17 Genius Flight-Booking Hacks That Will Save You Hundreds on Airfare
Don’t purchase a plane ticket without trying these expert methods!
While it's true that airfare can be insanely expensive, the good news is, it doesn't have to be. Finding the best deals is an art form and does take quite a bit of research, but once you're properly armed with the right tools, anyone can learn to book cheap flights. If you're looking to save on your next trip, consider these 17 tips and tricks to finding the best prices out there. Happy trails!
Sign up for fare alerts.
Rather than do all the heavy lifting yourself, there are a number of websites, email listservs, apps, and even Twitter accounts dedicated to sharing great flight deals. Some, like Scott's Cheap Flights, require a paid subscription, while others, like Airfarewatchdog and Secret Flying, are totally free. This is the best way to snag an error fare, which is when some sort of technical glitch causes flight prices to drop drastically—just beware that an airline might not honor an error fare, and it could cancel your ticket.
Check prices on an international version of your airline's website.
Thanks to IP addresses, your computer typically knows where in the world you're located, and therefore airline websites will likely also know—they'll use this info to automatically direct you to your country's version of their site. But sometimes you can find better deals on the international versions of their site. For example, you can often find cheaper prices if you search Norwegian Air's Norwegian website rather than its American one—you'll just have to employ a translation tool and a currency converter to figure out if you've discovered a deal. In order to switch websites, you can either manually change your location on the website itself, or you can use a virtual private network, or VPN, to trick your computer into thinking it's elsewhere in the world.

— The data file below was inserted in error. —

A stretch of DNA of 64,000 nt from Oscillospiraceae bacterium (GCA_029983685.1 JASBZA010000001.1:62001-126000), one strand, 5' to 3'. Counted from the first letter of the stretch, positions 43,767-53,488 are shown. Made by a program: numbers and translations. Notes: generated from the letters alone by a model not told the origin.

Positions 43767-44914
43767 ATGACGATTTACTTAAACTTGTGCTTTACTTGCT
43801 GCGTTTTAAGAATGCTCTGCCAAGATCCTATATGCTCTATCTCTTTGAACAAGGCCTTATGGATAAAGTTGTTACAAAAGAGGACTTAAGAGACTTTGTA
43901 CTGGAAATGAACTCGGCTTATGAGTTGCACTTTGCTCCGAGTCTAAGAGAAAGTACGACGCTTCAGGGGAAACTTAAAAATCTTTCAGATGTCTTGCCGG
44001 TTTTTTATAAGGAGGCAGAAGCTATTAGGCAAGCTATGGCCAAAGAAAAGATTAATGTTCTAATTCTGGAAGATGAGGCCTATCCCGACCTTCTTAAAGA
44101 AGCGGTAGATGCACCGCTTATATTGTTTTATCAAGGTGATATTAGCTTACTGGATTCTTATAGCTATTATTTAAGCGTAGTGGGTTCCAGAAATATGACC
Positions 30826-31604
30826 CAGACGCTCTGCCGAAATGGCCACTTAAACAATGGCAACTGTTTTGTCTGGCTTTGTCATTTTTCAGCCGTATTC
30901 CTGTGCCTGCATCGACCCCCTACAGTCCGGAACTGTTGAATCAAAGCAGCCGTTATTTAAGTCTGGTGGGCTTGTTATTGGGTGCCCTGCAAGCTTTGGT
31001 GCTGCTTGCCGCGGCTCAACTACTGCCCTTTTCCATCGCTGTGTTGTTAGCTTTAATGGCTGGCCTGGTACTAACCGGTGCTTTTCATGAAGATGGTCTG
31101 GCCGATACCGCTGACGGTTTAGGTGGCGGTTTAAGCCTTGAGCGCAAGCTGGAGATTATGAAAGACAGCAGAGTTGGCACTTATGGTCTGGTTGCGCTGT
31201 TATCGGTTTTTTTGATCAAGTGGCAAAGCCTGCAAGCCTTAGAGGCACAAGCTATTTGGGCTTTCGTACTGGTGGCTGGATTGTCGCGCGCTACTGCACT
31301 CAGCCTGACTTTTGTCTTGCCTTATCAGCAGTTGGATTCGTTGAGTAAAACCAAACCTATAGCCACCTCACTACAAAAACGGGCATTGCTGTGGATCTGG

Book an open-jaw ticket.
The simplest way to explain an open-jaw ticket is by example. Say you're flying out of Destination A to Destination B. Instead of booking round-trip tickets between the two destinations, you might want to investigate booking flights from Destination A to Destination B, then back from Destination C to Destination A—this is called an open-jaw ticket, and flights can sometimes be far cheaper. There are multiple variations of this technique, like booking flights from A to B, then B to C, or even booking flights from A to B, then C to D. Essentially, you should play with multi-city flight options in order to score the lowest price on airfare.
Transfer credit card points to airline loyalty programs.
If you're not already signed up for a credit card that offers reward points that are redeemable for travel, get to a bank pronto. For many cards, every dollar you spend earns you points, which can then be used for booking flights.
The real trick to this is learning how to best redeem your points. While most cards have their own travel portals for booking flights, you can usually transfer your points over to an airline and convert them into award miles. Here's where things get a little tricky—some transfers are not 1:1, and you can actually squeeze even more value out of each point, depending on which airline you're transferring to. Then there's the matter of picking an airline rewards program with the best redemption rate.
For instance, if you want to fly Delta, you can transfer your credit card points into Delta's SkyMiles program, or you can transfer to one of Delta's SkyTeam partners, like Virgin Atlantic's Flying Club. Now, through Delta SkyMiles, say the "price" of a given Delta-operated flight might be 48,000 miles, whereas the same exact Delta-operated flight could be booked through Virgin's Flying Club for just 40,000 miles. Obviously, this method is for die-hards who are willing to dive into the points game—it's not for everyone. But once you master the math, you could end up getting hundreds, if not thousands of dollars worth of free flights.
See if your airline has a bidding program for upgrades.
While you can almost always pay to upgrade your ticket to business or first class (unless you book basic economy, which is a whole other story), did you know some airlines actually auction off upgrades to the highest bidder? If you're on one such airline, you can enter your maximum bid online, over the phone, or in-person to an agent at the airport. Now, you won't get away with bidding just $1—there are usually minimums set. That said, you could still score an upgrade for just a few hundred dollars compared to a few thousand dollars.